The Missing Gospel of Good St. Anne by Mary Sullivan

Devotion to good Saint Anne, the mother of the Virgin Mary, has flourished at St. Jean Baptiste since May 1, 1892, when the relic, enroute from Rome to Ste. Anne de Beaupre in Quebec, caused a sensation while it was retained in New York for 21 days by an explosion of fervor, replete with Miracles and healings.  But how does it happen that St. Anne is accepted as Mary’s mother? On what foundation does this devotion rest?

The answer is that recognition of Mary’s parentage by St. Joachim and St. Anne is rooted in the earliest traditions of the primitive church.  After Jesus rose from the dead, every detail of his life and ministry assumed awe-inspiring relevance and importance.  Under the inspiration of the Holy Spirit, which His resurrection and ascension had brought into the world, the Gospels proclaiming His message were recorded by the Four Evangelists.  These were then assembled with the equally inspired letters of St. Paul and the Apostles into the Biblical Canon of the New Testament.

But enthusiasm for knowledge of the risen Jesus did not abate with the proclamation of His spiritual testament alone.  The hills of Judea and Galilee buzzed with excitement as every morsel of information about His life and origins was avidly consumed.  The most well-founded versions of these remembrances were recorded in pseudo-biblical documents, judged by the early fathers to be less inspired than the Canon, but retained in the Church traditions as apocrypha.  These documents from the first four centuries of the Church’s founding retain a written record of the rich, popular faith and folklore of its oral memories.  Some of these manuscripts reach back to the first and second centuries and are attributed to the Apostles themselves.  For centuries, after barbaric conquests, they lay in obscurity among preserved manuscripts while the devotions springing from the living memory of their saints continued in the oral tradition of the faithful.

Today, with the discovery of many apocalyptic and gnostic writings, such as the Dead Sea Scrolls, interest has revived and they are being republished for modern recollection of the Church’s vast spiritual heritage.  In 1927 Alpha House Inc. published a nice collection of the apocrypha which is still in print in a New American Library edition from 1974.  It is titled The Lost Books of the Bible and the Forgotten Books of Eden. Here may be found the accounts of Jesus’ origins and childhood.  The rambling of Protevangelion, an apocryphal Gospel attributed to St. James the Lesser, and a very beautiful fragment called the Gospel of the Birth of Mary, claimed to have been written by St. Matthew, set forth in detail the stories of Sts. Joachim and Anne, the birth of the Virgin, and her subsequent betrothal to St. Joseph.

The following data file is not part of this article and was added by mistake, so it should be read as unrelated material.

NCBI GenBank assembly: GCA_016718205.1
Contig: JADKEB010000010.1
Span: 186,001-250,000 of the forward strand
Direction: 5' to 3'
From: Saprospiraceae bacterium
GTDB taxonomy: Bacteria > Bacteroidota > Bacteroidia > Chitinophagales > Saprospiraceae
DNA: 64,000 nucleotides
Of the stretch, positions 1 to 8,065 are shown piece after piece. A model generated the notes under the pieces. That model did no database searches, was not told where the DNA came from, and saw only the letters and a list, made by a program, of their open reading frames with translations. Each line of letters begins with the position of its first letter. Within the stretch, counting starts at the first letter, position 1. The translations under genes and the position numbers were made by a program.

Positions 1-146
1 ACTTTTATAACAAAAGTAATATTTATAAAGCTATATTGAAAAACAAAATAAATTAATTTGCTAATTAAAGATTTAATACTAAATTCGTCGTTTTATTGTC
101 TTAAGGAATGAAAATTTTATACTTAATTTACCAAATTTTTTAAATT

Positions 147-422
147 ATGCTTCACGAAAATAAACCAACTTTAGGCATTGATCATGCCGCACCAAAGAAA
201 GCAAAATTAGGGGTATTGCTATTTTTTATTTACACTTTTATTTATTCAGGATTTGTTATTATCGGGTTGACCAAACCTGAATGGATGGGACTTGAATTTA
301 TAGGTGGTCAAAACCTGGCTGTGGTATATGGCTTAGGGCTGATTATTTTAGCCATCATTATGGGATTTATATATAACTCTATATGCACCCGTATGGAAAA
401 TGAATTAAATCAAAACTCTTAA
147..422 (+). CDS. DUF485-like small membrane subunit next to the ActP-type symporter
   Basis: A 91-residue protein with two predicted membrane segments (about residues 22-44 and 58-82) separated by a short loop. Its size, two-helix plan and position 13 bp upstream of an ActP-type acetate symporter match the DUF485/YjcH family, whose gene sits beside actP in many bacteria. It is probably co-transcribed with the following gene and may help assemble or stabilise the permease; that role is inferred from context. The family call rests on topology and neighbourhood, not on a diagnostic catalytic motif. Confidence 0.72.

In the Gospel of Mary we learn how Sts. Joachim and Anne suffered disgrace from St. Anne’s barrenness although they lived holy lives and charitably divided all their resources equally among themselves, the poor and the temple. Ultimately, St. Joachim was reproached by the High Priest for having no issue and the couple separated.  Their miraculous reunion at the Golden Gate in Jerusalem- an event forever immortalized by Giotto in his famous medieval painting – and the subsequent birth of the Virgin Mary are all recorded here in loving detail.  When Mary was presented at the temple at age three the story tells of her remarkable ascent up the sacred steps and recounts her vow to God of perpetual virginity.  The High Priest’s quandary at this revolutionary vow and the miracles of the dove and the flowering staff that revealed St. Joseph to be her guardian and spouse are also unfolded.

The Protevanglion is even more replete with tales and legends that the quite pristine inclusion of the Gospel of Mary’s Birth.  The point to be made it that the fascinating study informs us today just how deeply shrouded in the origins of the mystery of Jesus’ life on earth the sacred traditions of the Church really are, as well as how truly founded are the devotions that have watered its roots through the millennia.

Modern scholarship can be more impressed by the ability of these foundings to retain their freshness in spite of time, evolving customs, cultural differentiations and transition across whole families and languages.  The memory of St. Anne being the mother of the Virgin Mary is enshrined in the Church’s earliest documents.  The vibrant and happy apocrypha dovetail into the Gospels and yield an historically defensible glimpse of how the vine extending to the farthest coast was rooted on earth in the devout and holy love, faith and hope of Sts. Joachim and Anne and the stalwart St. Joseph.